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  4. Ælla, a Tragical Interlude by Thomas Chatterton
Ælla, a Tragical Interlude

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FYRSTE MYNSTRELLE

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The boddynge flourettes bloshes atte the lyghte;
The mees be sprenged wyth the yellowe hue;
Ynn daiseyd mantels ys the mountayne dyghte;
The nesh yonge coweslepe bendethe wyth the dewe;
The trees enlefed, yntoe Heavenne straughte,
Whenn gentle wyndes doe blowe to whestlyng dynne ys broughte.

The evenynge commes, and brynges the dewe alonge;
The roddie welkynne sheeneth to the eyne;
Arounde the alestake Mynstrells synge the songe;
Yonge ivie rounde the doore poste do entwyne;
I laie mee onn the grasse; yette, to mie wylle,
Albeytte alle ys fayre, there lackethe somethynge stylle.

SECONDE MYNSTRELLE

So Adam thoughtenne, whann, ynn Paradyse,
All Heavenn and Erthe dyd hommage to hys mynde;
Ynn Womman alleyne mannes pleasaunce lyes;
As Instruments of joie were made the kynde.
Go, take a wyfe untoe thie armes, and see
Wynter and brownie hylles wyll have a charme for thee.

THYRDE MYNSTRELLE

Whanne Autumpne blake and sonne-brente doe appere,
With hys goulde honde guylteynge the falleynge lefe,
Bryngeynge oppe Wynterr to folfylle the yere,
Beerynge uponne hys backe the riped shefe;
Whan al the hyls wythe woddie sede ys whyte;
Whanne levynne-fyres and lemes do mete from far the syghte;

Whann the fayre apple, rudde as even skie,
Do bende the tree unto the fructyle grounde;
When joicie peres, and berries of blacke die,
Doe daunce yn ayre, and call the eyne arounde;
Thann, bee the even foule or even fayre,
Meethynckes mie hartys joie ys steynced wyth somme care.

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MYNSTRELLE’S SONGE

O! synge untoe mie roundelaie,
O! droppe the brynie teare wythe mee,
Daunce ne moe atte hallie daie,
Lycke a reynynge ryver bee;
Mie love ys dedde,
Gon to hys death-bedde,
Al under the wyllowe tree.

Black hys cryne as the wyntere nyghte,
Whyte hys rode as the sommer snowe,
Rodde hys face as the mornynge lyghte,
Cale he lyes ynne the grave belowe;
Mie love ys dedde,
Gon to hys deathe-bedde,
Al under the wyllowe tree.

Swote hys tyngue as the throstles note,
Quycke ynn daunce as thoughte canne bee,
Defte hys taboure, codgelle stote,
O! hee lyes bie the wyllowe tree:
Mie love ys dedde,
Gone to hys deathe-bedde,
Alle underre the wyllowe tree.

Harke! the ravenne flappes hys wynge,
In the briered delle belowe;
Harke! the dethe-owle loude dothe synge,
To the nyghte-mares as heie goe;
Mie love ys dedde,
Gon to hys deathe-bedde,
Al under the wyllowe tree.

See! the whyte moone sheenes onne hie;
Whyterre ys mie true loves shroude;
Whyterre yanne the mornynge skie,
Whyterre yanne the evenynge cloude;
Mie love ys dedde,
Gon to hys deathe-bedde,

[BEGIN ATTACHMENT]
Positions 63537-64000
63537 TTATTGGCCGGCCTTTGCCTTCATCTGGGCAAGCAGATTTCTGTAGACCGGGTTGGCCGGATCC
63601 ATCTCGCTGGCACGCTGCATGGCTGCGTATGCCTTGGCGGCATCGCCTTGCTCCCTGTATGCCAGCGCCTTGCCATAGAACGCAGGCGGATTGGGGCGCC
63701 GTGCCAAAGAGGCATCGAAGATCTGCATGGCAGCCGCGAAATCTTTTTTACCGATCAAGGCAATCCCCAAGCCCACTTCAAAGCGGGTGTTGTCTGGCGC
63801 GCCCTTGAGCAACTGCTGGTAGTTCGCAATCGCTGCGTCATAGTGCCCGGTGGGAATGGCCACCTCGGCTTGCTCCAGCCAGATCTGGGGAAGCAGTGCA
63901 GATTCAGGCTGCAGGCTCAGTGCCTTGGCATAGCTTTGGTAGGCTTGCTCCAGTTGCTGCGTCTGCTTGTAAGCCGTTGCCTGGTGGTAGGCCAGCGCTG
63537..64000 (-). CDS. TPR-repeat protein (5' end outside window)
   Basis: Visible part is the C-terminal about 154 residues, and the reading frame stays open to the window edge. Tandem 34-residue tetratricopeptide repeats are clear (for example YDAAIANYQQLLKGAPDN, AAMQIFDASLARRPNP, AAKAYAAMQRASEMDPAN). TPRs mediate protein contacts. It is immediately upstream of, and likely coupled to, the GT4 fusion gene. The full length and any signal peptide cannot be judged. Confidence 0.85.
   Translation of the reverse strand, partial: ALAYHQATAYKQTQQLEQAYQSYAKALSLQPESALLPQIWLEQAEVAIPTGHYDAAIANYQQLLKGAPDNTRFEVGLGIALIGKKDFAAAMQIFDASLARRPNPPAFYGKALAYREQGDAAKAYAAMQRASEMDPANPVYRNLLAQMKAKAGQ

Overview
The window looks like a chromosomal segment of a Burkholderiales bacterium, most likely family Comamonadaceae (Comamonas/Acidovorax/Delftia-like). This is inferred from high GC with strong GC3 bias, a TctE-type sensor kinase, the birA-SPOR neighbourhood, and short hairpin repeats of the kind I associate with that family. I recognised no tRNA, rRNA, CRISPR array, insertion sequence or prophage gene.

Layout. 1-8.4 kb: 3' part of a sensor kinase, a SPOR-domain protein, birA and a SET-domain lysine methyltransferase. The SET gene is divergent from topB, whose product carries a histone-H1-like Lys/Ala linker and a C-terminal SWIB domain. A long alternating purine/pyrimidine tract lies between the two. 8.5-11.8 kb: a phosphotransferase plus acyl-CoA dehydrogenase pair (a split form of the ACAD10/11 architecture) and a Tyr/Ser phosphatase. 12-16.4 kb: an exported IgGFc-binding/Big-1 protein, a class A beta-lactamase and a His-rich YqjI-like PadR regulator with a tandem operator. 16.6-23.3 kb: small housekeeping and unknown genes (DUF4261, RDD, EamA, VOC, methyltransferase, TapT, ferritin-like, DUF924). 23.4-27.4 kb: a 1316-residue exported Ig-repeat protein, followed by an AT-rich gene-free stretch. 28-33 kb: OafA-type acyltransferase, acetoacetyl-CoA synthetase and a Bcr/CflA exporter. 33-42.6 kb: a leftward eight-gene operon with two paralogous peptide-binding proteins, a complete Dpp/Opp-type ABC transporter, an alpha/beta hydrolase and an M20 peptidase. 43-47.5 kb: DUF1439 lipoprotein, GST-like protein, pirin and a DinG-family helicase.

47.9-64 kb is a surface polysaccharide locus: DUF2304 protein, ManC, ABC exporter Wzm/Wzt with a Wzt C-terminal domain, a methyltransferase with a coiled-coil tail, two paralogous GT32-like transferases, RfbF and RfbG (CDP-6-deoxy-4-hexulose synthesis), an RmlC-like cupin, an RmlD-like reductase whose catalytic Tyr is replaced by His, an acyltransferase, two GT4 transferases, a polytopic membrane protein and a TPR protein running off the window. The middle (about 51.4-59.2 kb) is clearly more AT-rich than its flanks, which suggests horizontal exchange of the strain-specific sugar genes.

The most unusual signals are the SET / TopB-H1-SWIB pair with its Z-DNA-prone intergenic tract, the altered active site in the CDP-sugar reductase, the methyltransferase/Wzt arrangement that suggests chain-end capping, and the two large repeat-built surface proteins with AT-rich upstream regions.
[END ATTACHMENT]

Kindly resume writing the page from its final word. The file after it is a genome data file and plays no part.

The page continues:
Al under the wyllowe tree.

Heere, uponne mie true loves grave,
Schalle the baren fleurs be layde,
Nee one hallie Seyncte to save
Al the celness of a mayde.
Mie love ys dedde,
Gonne to hys death-bedde,
Alle under the wyllowe tree.

Wythe mie hondes I’lle dente the brieres
Rounde his hallie corse to gre,
Ouphante fairie, lyghte youre fyres,
Heere mie boddie stylle schall bee.
Mie love ys dedde,
Gon to hys deathe-bedde,
Al under the wyllowe tree.

Comme, wythe acorne-coppe and thorne,
Drayne mie hartys blodde awaie;
Lyfe and all yttes goode I scorne,
Daunce bie nete, or feaste by daie.
Mie love ys dedde,
Gon to hys death-bedde,
Al under the wyllowe tree.

Waterre wytches, crownede wythe reytes,
Bere mee to yer leathalle tyde.
I die; I comme; mie true love waytes.
Thos the damselle spake, and dyed.
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Ælla, a Tragical Interlude

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  • Of all English poets, Thomas Chatterton seemed to his great Romantic successors most to typify a commitment to the life of imagination. His poverty and untimely suicide represented the martyrdom of the poet by the materialistic society of his time. William Wordsworth, listing in “Resolution and Independence” (1807) those poets to whom he owed most, describes Chatterton as
           the marvellous Boy,
    The sleepless Soul that perished in his pride.

    Samuel Taylor Coleridge wrote a monody on Chatterton; Robert Southey edited his poems (1803); John Keats dedicated Endymion (1817) to him; in “Adonais” (1821) Percy Bysshe Shelley ranks Chatterton with Sir Philip Sidney as “inheritors of unfulfilled renown”:
                          Chatterton
    Rose pale,—his solemn agony had not
       Yet faded from him...
    Oblivion as they rose shrank like a thing reproved.

    Alfred de Vigny, Robert Browning, Dante Gabriel Rossetti, and Francis Thompson wrote about him; George Meredith posed for Henry Wallis’s painting of his death.

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